Original Research

The avifauna of the forest mosaic habitats of the Mariarano region, Mahajanga II district, north-west Madagascar

Rachel H. Palfrey, Jack Baddams, Bruno A. Raveloson, Solohery Rasamison, Fionn Ó Marcaigh, Jamie Neaves, Peter R. Long, Thomas E. Martin
Bothalia | Vol 49, No 1 | a2416 | DOI: https://doi.org/10.4102/abc.v49i1.2416 | © 2019 Rachel H. Palfrey, Jack Baddams, Bruno A. Raveloson, Solohery Rasamison, Fionn Ó Marcaigh, Jamie Neaves, Peter R. Long, Thomas E. Martin | This work is licensed under CC Attribution 4.0
Submitted: 29 October 2018 | Published: 24 October 2019

About the author(s)

Rachel H. Palfrey, Conservation, Education and Research Department, Operation Wallacea, Lincolnshire, United Kingdom
Jack Baddams, Conservation, Education and Research Department, Operation Wallacea, Lincolnshire, United Kingdom
Bruno A. Raveloson, Conservation, Education and Research Department, Operation Wallacea, Lincolnshire, United Kingdom
Solohery Rasamison, Departement de Biologie Animale, Faculte des Sciences, Universite Antananarivo, Antananarivo, Madagascar
Fionn Ó Marcaigh, Department of Zoology, The University of Dublin, Dublin, Ireland; and, Trinity Centre for Biodiversity Research, Trinity College Dublin, The University of Dublin, Dublin, Ireland
Jamie Neaves, Conservation, Education and Research Department, Operation Wallacea, Lincolnshire, United Kingdom
Peter R. Long, Oxford Long-Term Ecology Laboratory, Department of Zoology, University of Oxford, Oxford, United Kingdom
Thomas E. Martin, Conservation, Education and Research Department, Operation Wallacea, Lincolnshire, United Kingdom


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Abstract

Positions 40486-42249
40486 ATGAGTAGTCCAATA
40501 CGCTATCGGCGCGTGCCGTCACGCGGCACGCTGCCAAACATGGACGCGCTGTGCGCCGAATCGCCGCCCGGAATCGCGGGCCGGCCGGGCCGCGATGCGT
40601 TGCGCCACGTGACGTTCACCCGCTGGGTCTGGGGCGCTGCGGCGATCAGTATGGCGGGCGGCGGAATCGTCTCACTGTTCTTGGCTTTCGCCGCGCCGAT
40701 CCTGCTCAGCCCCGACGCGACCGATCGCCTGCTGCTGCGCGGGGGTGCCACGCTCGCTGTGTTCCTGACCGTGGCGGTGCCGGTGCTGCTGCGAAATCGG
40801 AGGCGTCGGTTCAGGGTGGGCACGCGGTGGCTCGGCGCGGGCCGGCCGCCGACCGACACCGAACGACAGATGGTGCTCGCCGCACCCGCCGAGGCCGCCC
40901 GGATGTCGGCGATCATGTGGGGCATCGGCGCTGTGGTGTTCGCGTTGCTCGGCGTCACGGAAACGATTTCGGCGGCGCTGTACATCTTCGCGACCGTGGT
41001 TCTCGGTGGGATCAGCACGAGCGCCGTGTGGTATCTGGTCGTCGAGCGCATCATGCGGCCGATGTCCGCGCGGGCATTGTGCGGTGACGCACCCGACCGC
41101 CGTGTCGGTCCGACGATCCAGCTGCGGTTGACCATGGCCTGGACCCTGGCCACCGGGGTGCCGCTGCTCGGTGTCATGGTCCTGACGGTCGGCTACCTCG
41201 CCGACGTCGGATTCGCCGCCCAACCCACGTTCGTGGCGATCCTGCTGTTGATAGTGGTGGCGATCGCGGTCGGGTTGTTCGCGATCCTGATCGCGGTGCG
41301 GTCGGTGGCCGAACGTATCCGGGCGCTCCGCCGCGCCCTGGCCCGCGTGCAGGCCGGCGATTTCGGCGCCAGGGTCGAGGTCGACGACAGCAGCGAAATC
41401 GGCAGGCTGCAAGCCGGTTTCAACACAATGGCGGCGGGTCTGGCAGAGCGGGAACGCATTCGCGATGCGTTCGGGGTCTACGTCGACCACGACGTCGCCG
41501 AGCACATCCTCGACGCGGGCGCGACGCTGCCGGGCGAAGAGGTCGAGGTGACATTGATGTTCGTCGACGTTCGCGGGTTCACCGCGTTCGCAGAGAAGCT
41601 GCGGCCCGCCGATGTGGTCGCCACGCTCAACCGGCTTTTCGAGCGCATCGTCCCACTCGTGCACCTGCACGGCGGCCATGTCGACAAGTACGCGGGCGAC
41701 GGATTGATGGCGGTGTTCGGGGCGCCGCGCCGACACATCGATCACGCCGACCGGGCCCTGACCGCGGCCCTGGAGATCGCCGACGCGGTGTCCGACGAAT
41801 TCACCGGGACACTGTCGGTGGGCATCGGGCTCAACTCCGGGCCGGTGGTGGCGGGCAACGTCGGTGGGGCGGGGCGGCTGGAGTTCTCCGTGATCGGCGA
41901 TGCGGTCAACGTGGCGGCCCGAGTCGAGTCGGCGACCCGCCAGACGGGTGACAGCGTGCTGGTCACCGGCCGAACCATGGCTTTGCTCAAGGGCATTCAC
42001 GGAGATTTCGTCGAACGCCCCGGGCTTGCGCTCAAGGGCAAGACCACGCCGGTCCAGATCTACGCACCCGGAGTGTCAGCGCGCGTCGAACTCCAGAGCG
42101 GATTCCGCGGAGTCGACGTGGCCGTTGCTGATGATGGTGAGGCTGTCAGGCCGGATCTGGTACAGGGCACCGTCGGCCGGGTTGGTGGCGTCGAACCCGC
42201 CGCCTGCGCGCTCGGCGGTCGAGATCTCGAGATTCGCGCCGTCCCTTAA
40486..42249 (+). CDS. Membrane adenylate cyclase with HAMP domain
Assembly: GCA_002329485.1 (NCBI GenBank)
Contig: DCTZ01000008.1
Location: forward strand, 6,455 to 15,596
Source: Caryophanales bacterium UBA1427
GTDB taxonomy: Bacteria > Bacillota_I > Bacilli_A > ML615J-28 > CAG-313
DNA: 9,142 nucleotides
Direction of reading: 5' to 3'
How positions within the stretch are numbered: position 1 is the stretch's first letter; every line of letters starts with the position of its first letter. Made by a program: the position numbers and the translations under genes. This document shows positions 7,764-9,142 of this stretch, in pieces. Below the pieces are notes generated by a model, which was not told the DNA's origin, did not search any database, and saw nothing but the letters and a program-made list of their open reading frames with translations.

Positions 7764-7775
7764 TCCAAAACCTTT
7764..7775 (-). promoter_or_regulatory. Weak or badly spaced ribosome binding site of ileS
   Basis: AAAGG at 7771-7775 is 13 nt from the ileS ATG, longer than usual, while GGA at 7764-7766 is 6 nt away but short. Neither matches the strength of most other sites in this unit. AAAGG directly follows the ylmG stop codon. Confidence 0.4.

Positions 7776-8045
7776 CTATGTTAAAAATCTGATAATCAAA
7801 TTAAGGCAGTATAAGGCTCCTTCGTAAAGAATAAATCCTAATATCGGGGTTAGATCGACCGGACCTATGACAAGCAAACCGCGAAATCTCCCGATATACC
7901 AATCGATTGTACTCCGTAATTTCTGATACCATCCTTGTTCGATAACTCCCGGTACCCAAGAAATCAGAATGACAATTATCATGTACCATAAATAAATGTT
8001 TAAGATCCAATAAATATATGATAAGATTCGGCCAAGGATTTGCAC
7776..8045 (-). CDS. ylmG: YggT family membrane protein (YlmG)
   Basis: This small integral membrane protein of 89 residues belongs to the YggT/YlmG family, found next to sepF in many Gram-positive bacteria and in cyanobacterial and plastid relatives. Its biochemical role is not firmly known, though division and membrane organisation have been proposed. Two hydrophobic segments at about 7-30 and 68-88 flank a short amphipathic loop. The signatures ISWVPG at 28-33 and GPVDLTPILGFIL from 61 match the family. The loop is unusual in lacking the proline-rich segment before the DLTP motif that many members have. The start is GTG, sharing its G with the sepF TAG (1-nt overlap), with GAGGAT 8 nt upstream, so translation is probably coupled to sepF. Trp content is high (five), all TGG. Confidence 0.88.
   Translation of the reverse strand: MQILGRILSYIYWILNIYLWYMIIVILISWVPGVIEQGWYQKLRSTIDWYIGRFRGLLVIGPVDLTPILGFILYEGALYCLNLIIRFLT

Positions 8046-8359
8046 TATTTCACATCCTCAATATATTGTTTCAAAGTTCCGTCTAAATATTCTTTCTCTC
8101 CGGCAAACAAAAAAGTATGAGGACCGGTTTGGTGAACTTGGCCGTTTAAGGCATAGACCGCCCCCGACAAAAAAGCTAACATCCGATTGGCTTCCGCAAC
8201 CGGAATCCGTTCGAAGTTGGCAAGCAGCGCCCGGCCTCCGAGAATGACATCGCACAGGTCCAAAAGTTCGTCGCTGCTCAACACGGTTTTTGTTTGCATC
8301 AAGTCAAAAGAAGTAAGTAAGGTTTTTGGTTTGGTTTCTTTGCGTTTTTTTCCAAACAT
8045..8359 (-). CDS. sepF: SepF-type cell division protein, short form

Background: The West Malagasy dry forests support numerous endemic species and experience heavy anthropogenic pressures, yet remain very poorly studied. Further research is required to understand species distributions and overall diversity in these threatened forest ecosystems.

Objectives: We aimed to provide a description of the avifaunal community of a particular dry forest, Mariarano forest, north-western Madagascar, as well as other habitats that are heavily integrated with these Forests. The study site possesses a highly endemic bird community and is under severe environmental pressure, but remains poorly explored.

Method: We compiled all records from a 9-year (2010–2018) bird survey data set (the most extensive compiled from a Madagascan dry forest to date), which yielded data from a combination of point count and mist-netting protocols. This was further supplemented by approximately 4384 h of opportunistic observation effort.

Results: In total, 95 species were detected, including 63 regional endemics (66.3% of all species), 2 local endemics and 7 Threatened or Near-Threatened species.

Conclusion: We highlight the forest mosaic habitats of Mariarano as a potential new Important Bird Area, given the regional importance of its endemic avifauna.


Keywords

birds; endemic; Madagascar; inventory; dry forest

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